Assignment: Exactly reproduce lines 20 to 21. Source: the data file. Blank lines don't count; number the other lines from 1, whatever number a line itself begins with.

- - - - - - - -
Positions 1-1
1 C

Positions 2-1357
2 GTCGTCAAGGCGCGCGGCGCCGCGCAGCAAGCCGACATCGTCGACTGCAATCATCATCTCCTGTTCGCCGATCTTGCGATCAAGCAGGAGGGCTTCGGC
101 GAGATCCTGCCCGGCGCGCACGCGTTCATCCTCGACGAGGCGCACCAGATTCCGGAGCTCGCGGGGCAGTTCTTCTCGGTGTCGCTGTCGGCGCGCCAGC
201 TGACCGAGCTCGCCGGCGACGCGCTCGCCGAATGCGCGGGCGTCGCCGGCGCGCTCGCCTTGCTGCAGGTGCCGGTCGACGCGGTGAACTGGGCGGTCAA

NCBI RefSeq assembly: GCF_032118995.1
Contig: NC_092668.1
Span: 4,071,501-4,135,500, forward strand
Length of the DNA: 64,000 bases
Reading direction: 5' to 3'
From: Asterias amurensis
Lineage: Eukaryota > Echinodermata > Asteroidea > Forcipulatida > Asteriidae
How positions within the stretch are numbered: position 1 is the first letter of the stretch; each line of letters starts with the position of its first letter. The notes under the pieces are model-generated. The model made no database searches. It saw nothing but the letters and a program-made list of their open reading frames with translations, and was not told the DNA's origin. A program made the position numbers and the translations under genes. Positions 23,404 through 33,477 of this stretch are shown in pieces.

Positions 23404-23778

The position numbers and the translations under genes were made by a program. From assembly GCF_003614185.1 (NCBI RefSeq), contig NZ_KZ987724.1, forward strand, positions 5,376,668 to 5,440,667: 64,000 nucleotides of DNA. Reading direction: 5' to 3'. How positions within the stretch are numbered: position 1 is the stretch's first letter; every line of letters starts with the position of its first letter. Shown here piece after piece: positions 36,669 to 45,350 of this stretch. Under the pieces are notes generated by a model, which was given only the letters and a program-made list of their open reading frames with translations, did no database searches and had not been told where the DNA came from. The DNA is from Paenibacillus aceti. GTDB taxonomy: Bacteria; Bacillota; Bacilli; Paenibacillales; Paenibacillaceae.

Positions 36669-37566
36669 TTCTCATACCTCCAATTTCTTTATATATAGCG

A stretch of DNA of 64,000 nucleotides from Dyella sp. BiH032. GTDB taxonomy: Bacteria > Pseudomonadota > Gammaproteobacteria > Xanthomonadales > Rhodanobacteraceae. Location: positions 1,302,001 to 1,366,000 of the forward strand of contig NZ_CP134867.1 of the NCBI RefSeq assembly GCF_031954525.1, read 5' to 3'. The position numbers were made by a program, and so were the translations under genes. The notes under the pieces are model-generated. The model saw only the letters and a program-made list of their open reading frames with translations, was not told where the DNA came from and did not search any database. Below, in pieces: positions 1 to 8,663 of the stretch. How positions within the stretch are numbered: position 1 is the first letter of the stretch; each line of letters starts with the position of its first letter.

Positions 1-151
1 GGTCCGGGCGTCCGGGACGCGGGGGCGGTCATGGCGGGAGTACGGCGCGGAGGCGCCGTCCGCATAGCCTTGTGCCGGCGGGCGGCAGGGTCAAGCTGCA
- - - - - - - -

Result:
Positions 1-151
1 GGTCCGGGCGTCCGGGACGCGGGGGCGGTCATGGCGGGAGTACGGCGCGGAGGCGCCGTCCGCATAGCCTTGTGCCGGCGGGCGGCAGGGTCAAGCTGCA